DataMarket is a service that provides a single consistent marketplace and delivery channel for high quality information as cloud services. Content partners who collect data can publish it on DataMarket to increase its discoverability and achieve global reach with high availability. Data from databases, image files, reports and real-time feeds is provided in a consistent manner through internet standards. Users can easily discover, explore, subscribe and consume data from both trusted public domains and from premium commercial providers.


Written by Hjalmar Gislason

December 8, 2010 at 2:46 pm

Posted in Uncategorized

11 Responses

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  1. Don’t forget
    Pachube –
    Data Market Place –
    Fluid DB –


    December 9, 2010 at 6:54 pm

    • Thanks Turner,

      Take a look at our previous post on the categorization of the Data-as-a-Service field. Pachube is mentioned as a company that doesn’t fit any of the 4 categories, but seeing FluidDB I’m tempted to add a fifth category to hold this kind of services. What should we call them?

      Data Marketplace was removed from the list the last time it was updated as it seems to have gone stale. Will happily add it again when we see signs of life.

      Hjalmar Gislason

      December 11, 2010 at 1:01 pm

  2. Well Pachube calls itself a realtime “data brokerage platform”, though it seems to be aimed mostly at brokering data between physical devices (sensors, environments, machines, etc).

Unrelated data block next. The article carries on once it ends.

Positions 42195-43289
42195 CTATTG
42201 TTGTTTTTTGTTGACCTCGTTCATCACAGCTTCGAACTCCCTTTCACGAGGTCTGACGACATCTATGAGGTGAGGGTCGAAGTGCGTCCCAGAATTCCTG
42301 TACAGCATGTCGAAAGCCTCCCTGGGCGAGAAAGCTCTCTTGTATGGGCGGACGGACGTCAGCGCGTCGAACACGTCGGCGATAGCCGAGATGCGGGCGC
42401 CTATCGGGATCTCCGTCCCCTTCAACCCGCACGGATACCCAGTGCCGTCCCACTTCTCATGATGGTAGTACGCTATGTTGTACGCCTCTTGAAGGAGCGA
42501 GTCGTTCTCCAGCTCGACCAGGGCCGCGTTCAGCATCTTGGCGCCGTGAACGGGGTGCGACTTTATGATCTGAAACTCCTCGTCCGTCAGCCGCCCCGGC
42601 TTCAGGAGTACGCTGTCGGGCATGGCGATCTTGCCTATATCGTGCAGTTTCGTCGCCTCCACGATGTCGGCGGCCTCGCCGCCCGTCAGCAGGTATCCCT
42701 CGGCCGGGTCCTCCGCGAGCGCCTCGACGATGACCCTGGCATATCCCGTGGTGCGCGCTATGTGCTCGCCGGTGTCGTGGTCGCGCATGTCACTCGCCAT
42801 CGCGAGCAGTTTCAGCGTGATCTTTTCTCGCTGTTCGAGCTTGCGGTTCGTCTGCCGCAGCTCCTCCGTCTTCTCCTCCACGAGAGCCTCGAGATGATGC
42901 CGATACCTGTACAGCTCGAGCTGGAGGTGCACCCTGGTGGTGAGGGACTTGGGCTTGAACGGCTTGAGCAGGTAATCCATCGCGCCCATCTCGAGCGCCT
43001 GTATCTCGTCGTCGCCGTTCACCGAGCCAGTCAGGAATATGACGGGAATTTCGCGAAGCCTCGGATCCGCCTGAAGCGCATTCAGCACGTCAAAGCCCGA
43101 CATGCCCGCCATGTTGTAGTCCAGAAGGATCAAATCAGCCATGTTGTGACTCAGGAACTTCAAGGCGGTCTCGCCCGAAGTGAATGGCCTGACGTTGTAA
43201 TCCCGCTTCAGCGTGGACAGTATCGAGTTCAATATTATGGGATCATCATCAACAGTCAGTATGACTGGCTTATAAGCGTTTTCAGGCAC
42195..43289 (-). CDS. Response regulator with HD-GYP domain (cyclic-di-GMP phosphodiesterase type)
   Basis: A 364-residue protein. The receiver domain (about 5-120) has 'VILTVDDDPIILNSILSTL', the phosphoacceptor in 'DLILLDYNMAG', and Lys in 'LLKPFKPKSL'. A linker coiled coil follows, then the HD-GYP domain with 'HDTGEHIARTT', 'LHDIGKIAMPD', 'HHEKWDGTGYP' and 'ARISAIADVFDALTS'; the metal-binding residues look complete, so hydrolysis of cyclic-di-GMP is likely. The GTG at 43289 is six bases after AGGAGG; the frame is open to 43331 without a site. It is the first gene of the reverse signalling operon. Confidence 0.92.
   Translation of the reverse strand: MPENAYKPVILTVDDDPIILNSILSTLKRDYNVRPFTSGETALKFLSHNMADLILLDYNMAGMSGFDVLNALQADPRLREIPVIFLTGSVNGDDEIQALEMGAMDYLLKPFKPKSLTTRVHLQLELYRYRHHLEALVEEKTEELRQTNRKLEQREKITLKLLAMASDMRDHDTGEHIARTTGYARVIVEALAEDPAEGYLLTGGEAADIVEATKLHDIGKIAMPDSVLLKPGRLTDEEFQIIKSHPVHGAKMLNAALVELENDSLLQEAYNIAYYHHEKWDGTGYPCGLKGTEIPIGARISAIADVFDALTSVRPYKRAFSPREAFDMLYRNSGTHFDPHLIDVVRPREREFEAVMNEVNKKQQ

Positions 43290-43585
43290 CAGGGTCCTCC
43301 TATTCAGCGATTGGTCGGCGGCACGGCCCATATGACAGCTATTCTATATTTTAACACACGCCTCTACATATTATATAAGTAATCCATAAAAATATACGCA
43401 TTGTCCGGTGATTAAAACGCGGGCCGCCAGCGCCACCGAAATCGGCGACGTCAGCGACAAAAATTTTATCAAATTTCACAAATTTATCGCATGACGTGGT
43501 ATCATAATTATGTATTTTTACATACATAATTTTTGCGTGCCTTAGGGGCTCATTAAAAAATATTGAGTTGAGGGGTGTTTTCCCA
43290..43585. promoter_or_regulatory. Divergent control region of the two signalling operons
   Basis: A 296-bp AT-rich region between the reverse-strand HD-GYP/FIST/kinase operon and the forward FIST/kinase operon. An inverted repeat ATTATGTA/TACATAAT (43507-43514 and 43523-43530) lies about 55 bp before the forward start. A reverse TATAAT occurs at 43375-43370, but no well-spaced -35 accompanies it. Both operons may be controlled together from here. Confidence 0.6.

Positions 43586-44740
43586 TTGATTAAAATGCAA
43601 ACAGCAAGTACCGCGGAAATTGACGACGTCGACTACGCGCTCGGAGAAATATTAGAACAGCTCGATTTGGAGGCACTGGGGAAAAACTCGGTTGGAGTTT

FluidDB appears to be more of a “data store”, a database in which users create the data models.

    So I don’t think the two are in the same category. It seems to me FluidDB could probably fit in the same category as Factual and Freebase. Pachube would be in a category that is more about being realtime, write-heavy, scalable data storage solution. What category would those highly-available financial data storage systems be called?


    December 12, 2010 at 2:09 am

    • Interesting to hear how these services are perceived. In my mind they’re very similar, especially if you listen to presentations from Fluid DB such as this one, where they describe themselves as “a database for the internet of things”.

      I agree that current use cases are quite different, where Pachube data is mainly data from all sorts of devices and sensors and Fluid DB’s examples are mostly about Web 2.0 services such as Twitter, but I think the concepts are in fact quite similar.

      On Twitter it was suggested that we’d call this type of services “data pooling” services. Still contemplating…

      Hjalmar Gislason

      December 12, 2010 at 11:14 pm

  3. […] started using “Data app stores”, which may in fact be closer to home. With at least 8-10 efforts to build such services, some already with significant VC backing or led by large corporations, the […]

  4. Will Microsoft “Dallas” be successful?…

    Disclosure: I am a co-founder of BuzzData As a competitor, I have been watching the Azure DataMarket closely. According to their marketing copy: > Within two months of its launch in October 2010, Windows Azure Marketplace DataMarket already hosts or fe…


    January 3, 2011 at 4:46 am

  5. Will the structuring of open data on the Internet end up being centralized or decentralized?…

    Original sources for open data will continue to be mostly distributed, as the easiest way for an organization to make its data available is to post it online on their own websites. However, as data is obviously more valuable when gathered into larger c…


    January 12, 2011 at 8:29 am

  6. […] few who we’ve talked to about the service — graciously included us in his run down of emerging data marketplace services. Other than that though, our only presence has been the contact form on our […]

  7. […] major linked data markets on slideshare: a more comprehensive list here…Insert a dynamic date hereView All 0 CommentsCannot add comment at this time. Add […]

  8. […] A List of Data Markets […]

  9. […] A List of Data Markets […]

    Strata 2011 | My Blog

    November 8, 2012 at 8:03 am